The website draftexpress.com forecasts Ezeli as the No. 16 pick and Taylor as the No. 19 selection in its 2012 NBA mock draft. It has Jenkins getting selected with the fourth pick in the second round.
But each of the trio decided the NBA could wait at least one more year, and a second consecutive opening-round loss in the NCAA tournament made that choice much easier.
"It probably would have been more tempting to leave if you had actually accomplished something as a team," Taylor says. "But it was just the fact that we love representing Vanderbilt and want a lot of good for Vanderbilt. As a group, we haven't really accomplished a lot of what he had set out from the beginning to do."
Taylor is perhaps overly harsh in that assessment. Vanderbilt has done just fine of late. The Commodores went 23-11 last season and earned a No. 5 seed in the NCAA tournament. They went 24-9 and received a No. 3 seed a year earlier.
The problem is the way those seasons ended.
Vanderbilt fell 69-66 to Richmond in its opening NCAA tournament game last season after losing 66-65 to Murray State on Danero Thomas' buzzer-beater in a 2010 first-round contest. Those two losses continued a recent Vanderbilt tradition, as the Commodores also were upset 83-62 by No. 13 seed Siena in the first round of the 2008 tournament.
Although Vanderbilt has earned an NCAA bid in four of the past five seasons, the Commodores haven't won a tournament game since reaching the Sweet 16 in 2007.
"Of course, we hear [about] it," Jenkins says. "You hear a lot of things as a basketball player in the SEC. You hear a lot of things you're not going to like. We kind of use it as motivation. We hear what people say about us in the tournament. They're going to say what they say. Our main focus is getting better every single day."
The best way to answer those skeptics is by hanging on to the leads that slipped away much too often last season. Vanderbilt blew an 11-point lead in its loss to Richmond, which continued a trend that haunted the Commodores all season. The Commodores squandered double-digit advantages in five of their 11 losses.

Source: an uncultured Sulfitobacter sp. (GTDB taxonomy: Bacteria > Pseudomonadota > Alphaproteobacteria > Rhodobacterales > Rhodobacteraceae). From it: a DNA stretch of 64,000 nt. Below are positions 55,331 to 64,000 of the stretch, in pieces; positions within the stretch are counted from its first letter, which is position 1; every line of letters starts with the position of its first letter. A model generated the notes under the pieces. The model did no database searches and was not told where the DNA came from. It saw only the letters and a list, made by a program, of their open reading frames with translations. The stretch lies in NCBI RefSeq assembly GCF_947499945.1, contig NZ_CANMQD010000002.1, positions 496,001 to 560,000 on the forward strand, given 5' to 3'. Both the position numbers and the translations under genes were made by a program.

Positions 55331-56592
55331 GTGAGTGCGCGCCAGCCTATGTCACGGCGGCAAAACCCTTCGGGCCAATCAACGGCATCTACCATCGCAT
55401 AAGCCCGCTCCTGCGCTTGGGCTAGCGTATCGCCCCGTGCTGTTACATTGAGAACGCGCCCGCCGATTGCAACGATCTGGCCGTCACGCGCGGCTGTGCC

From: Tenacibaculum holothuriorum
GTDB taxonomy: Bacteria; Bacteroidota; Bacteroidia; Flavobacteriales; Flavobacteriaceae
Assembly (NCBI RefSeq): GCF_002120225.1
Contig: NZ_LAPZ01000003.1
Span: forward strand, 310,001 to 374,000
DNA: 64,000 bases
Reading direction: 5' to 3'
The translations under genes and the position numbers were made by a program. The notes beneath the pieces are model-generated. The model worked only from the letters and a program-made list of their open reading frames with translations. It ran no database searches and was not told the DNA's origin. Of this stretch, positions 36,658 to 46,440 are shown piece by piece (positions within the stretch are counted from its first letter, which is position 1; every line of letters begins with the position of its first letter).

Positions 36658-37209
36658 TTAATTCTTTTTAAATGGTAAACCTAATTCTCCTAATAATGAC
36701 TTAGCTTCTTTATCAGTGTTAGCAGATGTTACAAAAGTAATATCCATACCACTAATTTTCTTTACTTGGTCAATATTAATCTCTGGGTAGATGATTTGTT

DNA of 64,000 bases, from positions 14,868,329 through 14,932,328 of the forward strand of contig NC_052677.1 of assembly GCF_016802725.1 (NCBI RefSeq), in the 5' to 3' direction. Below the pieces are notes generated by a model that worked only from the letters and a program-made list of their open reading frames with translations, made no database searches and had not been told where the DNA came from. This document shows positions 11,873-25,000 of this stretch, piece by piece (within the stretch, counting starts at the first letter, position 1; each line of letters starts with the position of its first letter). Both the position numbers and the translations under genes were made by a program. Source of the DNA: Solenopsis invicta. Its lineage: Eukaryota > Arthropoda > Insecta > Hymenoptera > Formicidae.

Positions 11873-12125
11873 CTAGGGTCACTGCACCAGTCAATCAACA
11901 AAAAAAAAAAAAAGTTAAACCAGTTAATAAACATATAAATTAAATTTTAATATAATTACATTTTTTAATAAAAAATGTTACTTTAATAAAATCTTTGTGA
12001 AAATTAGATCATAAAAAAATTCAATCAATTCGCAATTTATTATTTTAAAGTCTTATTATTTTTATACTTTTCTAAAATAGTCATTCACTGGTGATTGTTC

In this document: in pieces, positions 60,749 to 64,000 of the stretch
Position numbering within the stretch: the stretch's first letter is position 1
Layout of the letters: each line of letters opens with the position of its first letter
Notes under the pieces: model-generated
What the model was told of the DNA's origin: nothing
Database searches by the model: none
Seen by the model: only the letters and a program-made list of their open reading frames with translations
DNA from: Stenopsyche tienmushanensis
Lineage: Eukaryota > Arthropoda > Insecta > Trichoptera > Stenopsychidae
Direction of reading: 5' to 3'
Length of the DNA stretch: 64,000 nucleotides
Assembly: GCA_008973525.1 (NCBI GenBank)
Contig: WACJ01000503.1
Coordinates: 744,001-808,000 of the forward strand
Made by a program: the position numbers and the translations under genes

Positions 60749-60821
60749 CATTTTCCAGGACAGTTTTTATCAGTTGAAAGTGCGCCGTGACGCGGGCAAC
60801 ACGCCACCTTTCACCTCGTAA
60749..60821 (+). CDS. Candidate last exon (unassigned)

"It just can't happen like that," Jenkins says. "We've got to be able to finish games. We went through a stretch where we were finishing games, and then it kind of haunted us in the tournament, when it really matters. … We've just got to be more aggressive and not let up at any time during the game."
Vanderbilt's experience ought to prevent those types of collapses this season.
[Recruiting: Top 25 team rankings for 2012]
Point guard Brad Tinsley is a fourth-year starter who led the SEC with 4.6 assists per game last season. Lance Goulbourne is a glue guy who ranked seventh in the SEC with 7.3 rebounds per game last season. Steve Tchiengang comes off the bench to provide toughness in the paint while also sinking the occasional jumper. All three are seniors.
In fact, Vanderbilt's starting lineup figures to include Jenkins as the lone junior in a starting lineup that otherwise features three seniors and one fifth-year senior. That kind of experience is rare for a major-conference team in this era, when freshmen seemingly make more of an impact on the game with each passing season.
These guys realize it's their last chance. They're ready to make the most of it.